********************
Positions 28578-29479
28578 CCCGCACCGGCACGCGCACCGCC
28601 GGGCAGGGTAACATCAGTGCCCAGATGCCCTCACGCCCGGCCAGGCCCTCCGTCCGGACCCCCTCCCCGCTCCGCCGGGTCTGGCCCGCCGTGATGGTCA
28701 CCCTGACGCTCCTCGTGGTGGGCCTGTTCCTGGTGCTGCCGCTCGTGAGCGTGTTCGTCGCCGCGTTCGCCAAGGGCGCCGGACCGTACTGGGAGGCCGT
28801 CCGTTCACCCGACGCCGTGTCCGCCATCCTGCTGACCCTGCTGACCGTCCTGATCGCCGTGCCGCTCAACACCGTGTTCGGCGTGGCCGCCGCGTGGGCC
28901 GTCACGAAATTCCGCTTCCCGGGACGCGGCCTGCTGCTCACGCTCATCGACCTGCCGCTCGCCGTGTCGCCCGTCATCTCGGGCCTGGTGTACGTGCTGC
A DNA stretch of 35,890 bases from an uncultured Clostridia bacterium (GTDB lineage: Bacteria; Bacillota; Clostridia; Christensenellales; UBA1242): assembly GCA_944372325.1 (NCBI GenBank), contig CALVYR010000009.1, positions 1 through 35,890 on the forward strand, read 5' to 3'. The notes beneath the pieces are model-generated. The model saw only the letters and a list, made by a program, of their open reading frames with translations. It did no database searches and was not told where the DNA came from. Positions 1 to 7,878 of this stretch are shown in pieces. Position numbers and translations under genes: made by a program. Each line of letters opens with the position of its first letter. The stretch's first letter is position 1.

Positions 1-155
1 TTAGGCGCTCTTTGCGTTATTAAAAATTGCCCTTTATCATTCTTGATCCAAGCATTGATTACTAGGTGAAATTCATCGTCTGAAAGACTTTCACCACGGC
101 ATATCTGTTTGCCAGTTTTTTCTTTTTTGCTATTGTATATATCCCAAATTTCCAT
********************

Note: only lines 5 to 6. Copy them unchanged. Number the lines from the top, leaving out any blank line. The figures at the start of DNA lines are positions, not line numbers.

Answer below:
28801 CCGTTCACCCGACGCCGTGTCCGCCATCCTGCTGACCCTGCTGACCGTCCTGATCGCCGTGCCGCTCAACACCGTGTTCGGCGTGGCCGCCGCGTGGGCC
28901 GTCACGAAATTCCGCTTCCCGGGACGCGGCCTGCTGCTCACGCTCATCGACCTGCCGCTCGCCGTGTCGCCCGTCATCTCGGGCCTGGTGTACGTGCTGC